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Damages Recoverable in a Tort Case

I’m David Holub, an attorney focusing on personal injury law in northwest Indiana.

Welcome to Personal Injury Primer, where we break down the law into simple terms, provide legal tips, and discuss personal injury law topics.

Today’s question comes from a caller with questions about the nature and extent of damages that can be recovered in a lawsuit when personal injuries have been suffered.

The burden of proving damages rests with a plaintiff in a trial. The plaintiff must prove damages by a greater weight of the evidence.

But mathematical precision is not required. A plaintiff need not prove an exact sum for damages.

A plaintiff need only furnish evidence of sufficient facts and circumstances to permit an intelligent and probable determination of the harm suffered by the plaintiff.

The jury is left to award a sum that can reasonably be inferred to reflect, roughly, compensation for the wrong suffered.

A jury is prohibited from engaging in guesswork. But, where the evidence shows damages caused by the defendant, then it is up to the jury to decide what is fair and reasonable.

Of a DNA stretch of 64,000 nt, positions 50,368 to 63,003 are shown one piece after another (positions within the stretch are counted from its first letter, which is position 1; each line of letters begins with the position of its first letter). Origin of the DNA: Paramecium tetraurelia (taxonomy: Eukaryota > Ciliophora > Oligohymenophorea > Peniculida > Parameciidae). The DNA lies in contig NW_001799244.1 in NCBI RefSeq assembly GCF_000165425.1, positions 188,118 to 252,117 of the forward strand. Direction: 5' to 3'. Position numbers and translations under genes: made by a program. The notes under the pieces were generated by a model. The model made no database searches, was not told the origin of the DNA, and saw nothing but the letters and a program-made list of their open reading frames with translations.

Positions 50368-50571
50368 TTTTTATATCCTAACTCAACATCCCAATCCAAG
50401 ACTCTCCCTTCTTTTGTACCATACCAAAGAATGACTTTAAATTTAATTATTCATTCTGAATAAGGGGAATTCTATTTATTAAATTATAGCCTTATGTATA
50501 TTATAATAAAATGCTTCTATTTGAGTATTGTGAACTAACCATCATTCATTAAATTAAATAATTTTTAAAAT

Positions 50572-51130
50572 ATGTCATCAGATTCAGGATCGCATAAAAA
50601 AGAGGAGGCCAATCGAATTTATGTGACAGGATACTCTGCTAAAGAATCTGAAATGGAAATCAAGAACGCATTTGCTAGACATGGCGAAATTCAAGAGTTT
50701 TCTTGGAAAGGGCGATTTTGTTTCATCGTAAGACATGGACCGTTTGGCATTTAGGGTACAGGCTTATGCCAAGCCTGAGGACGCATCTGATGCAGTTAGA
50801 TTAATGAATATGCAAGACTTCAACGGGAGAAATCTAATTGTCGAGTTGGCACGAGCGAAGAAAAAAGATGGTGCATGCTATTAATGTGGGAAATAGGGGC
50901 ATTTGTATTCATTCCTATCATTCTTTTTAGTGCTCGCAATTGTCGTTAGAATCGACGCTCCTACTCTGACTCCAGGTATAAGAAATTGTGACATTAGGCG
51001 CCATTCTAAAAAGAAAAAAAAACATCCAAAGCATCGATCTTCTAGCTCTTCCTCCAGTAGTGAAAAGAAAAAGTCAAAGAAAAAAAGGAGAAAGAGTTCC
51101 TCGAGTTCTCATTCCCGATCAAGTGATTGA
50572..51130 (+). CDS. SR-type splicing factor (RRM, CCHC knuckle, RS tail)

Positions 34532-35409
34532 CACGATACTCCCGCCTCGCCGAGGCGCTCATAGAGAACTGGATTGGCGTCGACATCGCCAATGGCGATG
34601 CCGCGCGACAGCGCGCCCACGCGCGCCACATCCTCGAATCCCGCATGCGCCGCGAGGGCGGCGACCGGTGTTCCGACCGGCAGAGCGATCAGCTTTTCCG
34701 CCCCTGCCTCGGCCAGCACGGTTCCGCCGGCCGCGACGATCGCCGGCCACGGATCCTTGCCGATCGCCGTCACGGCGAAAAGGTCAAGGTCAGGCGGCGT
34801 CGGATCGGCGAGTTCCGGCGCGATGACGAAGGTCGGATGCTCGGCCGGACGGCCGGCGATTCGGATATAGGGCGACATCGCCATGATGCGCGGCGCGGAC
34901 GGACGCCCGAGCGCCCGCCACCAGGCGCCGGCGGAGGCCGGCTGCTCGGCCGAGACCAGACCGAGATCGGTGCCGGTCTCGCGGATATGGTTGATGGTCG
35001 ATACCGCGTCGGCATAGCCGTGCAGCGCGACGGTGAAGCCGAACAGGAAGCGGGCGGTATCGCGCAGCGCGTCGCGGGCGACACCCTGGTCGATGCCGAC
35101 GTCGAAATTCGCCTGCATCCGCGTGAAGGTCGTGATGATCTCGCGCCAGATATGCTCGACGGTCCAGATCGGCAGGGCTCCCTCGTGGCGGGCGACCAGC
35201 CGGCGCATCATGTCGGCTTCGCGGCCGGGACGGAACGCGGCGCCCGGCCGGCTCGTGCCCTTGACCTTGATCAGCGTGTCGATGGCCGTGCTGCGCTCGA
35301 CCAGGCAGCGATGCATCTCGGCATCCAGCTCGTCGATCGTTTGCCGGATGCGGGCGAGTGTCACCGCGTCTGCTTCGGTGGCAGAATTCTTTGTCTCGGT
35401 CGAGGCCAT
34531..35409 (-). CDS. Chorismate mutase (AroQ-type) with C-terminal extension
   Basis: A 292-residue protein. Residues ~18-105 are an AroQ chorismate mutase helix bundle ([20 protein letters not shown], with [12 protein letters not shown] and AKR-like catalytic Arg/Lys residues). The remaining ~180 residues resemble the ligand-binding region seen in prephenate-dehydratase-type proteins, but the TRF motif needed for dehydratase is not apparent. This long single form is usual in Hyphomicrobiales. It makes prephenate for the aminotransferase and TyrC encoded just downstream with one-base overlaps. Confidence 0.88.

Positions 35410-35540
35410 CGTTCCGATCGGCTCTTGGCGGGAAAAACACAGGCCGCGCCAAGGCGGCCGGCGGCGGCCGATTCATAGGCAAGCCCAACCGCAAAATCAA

Suppose a plaintiff suffers a broken arm as a result of a defendant’s negligence. The plaintiff’s pain and suffering would be compensable. Medical expenses would be another form of damages suffered. If the plaintiff was unable to work for several months, lost income due to the injury would be recoverable at trial.  Mental pain and suffering, including fright, anxiety, emotional trauma, and other forms of mental anguish, may be compensable as well.

I hope you found this information helpful. If you are a victim of someone’s carelessness, substandard medical care, a product defect, work injury, or another personal injury, please call (219) 736-9700 with your questions. You can also learn more about us by visiting our website at DavidHolubLaw.com – while there, make sure you request a copy of our book “Fighting for Truth.”